June 2008 – The insurrection in Kosovo finally explodes into the light, with attacks directed against both UN forces and the local government. Serbia orders out KFOR, warning that they are prepared to put an end to the rebellious province once and for all; KFOR, going to force protection, doesn’t have much time to react. As the Kosovo Government staggers under the weight of the insurrection, Serbian forces invade.

    This is immediately condemned by NATO and contingency plans are hastily dusted off; US carriers in the nearby waters launch air strikes against Serbian positions, backed up by Italian aircraft and various other southern EU air forces, trying to slow down and impede the Serbian invasion. The Serbs leaned from the prior war and have prepared, with Russian advice, and soak up the attacks and keep going. The human crisis rapidly grows worse as UN forces are attacked, captured, or destroyed. Russian SAM systems, deployed to Serbia, prove better than expected. Several US aircraft are shot down.

    Putin’s time has run out. The Russians have been badly implicated in aiding the Serbs and they have actually been supplying the Serbs with orbital images of the US actions and aiding them to coordinate their forces. He stalls, long enough to try to get a force of Russian ‘peacekeepers’ into the area, only to have them bombed by US aircraft, more or less by accident. As the rhetoric reaches a new level, with Russia accusing the US of deliberately attacking their units, Putin issues an ultimation; the EU can accept the situation on the ground, or else.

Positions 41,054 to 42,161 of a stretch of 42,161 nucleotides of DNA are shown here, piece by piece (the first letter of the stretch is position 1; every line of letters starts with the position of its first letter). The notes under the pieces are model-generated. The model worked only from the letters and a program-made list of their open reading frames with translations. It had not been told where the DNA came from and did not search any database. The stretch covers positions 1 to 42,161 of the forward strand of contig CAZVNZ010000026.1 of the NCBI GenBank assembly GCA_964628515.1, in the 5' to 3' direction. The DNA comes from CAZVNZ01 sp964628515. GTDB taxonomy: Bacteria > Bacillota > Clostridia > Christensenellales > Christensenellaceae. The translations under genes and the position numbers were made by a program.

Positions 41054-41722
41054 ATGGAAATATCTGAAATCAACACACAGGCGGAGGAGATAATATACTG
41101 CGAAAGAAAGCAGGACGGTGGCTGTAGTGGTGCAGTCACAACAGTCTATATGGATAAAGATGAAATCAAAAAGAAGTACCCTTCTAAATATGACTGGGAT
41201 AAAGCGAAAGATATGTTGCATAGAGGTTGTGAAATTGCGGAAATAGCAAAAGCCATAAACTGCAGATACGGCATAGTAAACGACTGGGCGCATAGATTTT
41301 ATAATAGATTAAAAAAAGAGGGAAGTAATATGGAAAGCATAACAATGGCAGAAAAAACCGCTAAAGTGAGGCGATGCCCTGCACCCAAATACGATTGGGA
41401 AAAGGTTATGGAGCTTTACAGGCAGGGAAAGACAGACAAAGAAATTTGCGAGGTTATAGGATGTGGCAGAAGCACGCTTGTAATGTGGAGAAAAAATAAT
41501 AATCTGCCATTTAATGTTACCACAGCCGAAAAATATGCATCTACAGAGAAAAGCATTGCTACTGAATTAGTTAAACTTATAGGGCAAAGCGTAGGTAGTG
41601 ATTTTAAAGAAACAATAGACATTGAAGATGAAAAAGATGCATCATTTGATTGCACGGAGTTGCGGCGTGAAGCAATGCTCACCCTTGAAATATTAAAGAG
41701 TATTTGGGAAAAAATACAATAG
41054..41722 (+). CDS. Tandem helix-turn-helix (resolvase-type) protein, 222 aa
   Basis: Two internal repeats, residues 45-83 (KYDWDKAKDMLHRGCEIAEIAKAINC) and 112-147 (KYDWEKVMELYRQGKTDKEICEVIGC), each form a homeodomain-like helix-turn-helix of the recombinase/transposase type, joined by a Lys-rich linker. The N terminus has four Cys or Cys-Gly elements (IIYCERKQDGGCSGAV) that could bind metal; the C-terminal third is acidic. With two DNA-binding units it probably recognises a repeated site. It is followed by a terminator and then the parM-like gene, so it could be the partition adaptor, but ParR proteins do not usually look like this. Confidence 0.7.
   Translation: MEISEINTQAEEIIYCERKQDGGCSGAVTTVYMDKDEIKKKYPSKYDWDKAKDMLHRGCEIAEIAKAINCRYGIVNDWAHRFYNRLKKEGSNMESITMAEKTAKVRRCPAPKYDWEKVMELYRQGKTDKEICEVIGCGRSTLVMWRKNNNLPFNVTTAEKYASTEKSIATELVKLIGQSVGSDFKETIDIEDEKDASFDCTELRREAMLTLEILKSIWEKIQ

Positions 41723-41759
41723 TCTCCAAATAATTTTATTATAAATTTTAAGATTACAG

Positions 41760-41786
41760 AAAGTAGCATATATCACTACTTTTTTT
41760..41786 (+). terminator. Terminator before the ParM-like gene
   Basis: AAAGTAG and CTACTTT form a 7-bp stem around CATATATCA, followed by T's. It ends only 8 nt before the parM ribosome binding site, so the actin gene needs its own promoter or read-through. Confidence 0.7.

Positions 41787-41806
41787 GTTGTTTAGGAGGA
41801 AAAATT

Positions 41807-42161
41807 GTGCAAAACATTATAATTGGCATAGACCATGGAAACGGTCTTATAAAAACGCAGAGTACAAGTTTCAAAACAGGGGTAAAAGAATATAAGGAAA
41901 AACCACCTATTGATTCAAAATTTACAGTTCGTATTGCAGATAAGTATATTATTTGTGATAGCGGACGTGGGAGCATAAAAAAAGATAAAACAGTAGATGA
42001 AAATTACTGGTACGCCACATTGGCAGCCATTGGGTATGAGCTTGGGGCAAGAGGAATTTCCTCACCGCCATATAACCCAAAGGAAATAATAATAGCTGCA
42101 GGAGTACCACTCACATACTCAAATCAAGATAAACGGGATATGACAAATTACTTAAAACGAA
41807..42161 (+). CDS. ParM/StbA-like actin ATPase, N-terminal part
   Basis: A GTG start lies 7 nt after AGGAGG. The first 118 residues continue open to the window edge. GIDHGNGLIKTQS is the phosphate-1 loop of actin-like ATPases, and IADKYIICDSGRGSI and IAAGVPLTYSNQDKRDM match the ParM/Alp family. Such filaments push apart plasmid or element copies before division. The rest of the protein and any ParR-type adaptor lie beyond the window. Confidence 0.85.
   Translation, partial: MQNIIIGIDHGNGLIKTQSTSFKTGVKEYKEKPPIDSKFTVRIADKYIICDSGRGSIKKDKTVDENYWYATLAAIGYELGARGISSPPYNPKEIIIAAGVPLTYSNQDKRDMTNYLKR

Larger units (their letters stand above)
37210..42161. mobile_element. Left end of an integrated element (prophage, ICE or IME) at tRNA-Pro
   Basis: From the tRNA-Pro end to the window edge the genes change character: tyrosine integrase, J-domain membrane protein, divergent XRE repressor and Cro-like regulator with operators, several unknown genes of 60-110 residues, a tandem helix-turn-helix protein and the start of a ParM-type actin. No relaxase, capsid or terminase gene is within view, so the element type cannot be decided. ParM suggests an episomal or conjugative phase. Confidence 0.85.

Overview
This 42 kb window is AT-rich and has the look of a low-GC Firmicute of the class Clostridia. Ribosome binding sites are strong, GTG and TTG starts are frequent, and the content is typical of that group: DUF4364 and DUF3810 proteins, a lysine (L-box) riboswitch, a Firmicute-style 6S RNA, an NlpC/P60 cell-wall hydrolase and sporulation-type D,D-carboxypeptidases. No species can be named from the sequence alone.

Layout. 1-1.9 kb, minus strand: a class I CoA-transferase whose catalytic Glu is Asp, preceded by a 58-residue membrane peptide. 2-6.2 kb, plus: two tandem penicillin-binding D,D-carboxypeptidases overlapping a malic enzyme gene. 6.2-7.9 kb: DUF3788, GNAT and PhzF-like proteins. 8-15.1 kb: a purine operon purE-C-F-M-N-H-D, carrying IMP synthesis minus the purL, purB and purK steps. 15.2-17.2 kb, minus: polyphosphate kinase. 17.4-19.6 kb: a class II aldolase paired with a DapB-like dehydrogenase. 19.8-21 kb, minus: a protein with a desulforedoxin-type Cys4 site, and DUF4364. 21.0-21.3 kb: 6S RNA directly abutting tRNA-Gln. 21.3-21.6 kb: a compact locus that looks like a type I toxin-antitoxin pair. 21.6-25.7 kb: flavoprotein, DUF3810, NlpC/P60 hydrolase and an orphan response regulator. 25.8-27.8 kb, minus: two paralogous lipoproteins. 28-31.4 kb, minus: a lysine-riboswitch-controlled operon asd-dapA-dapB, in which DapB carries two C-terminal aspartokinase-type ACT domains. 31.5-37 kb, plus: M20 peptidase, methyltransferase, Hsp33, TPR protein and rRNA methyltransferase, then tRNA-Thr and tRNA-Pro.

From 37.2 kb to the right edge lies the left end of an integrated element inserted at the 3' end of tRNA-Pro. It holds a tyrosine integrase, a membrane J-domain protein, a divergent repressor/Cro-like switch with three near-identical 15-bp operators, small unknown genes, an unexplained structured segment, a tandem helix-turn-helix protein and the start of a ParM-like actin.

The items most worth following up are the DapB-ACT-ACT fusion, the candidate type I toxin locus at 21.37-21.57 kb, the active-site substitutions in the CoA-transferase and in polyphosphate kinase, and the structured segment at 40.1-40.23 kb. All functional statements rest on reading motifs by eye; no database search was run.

The EU has been trying to organise a response to the latest crisis. The position is not helped by a struggle over who should command the NATO force, still largely German and French, but the sudden eruption of war in Kosovo forces the decision. A German has been appointed as the CO of the allied forces in Poland, just in time to face the most dangerous moment of 2008. The EU declares full mobilisation and starts rushing reinforcements forward into Poland, with the declared intention of fighting a limited war against Russia to liberate the Baltic States. Kosovo is put on the back-burner as the EU cannot realistically dictate the solution on the ground without much higher troop numbers.

    Putin’s military have been working on their own plans. The Russian Army has made vast strides since the Fall of the Soviet Union, but they’re not back at the same levels, yet. They do have vast numbers of tanks and guns, but many of them are outdated and outmatched by the NATO forces. They do, however, have a large covert operations capability and a certain disregard for the rules of conventional warfare. They have also not been wasting the time spent in the Baltics; while the diplomats danced, the Russians dug in and prepared for war.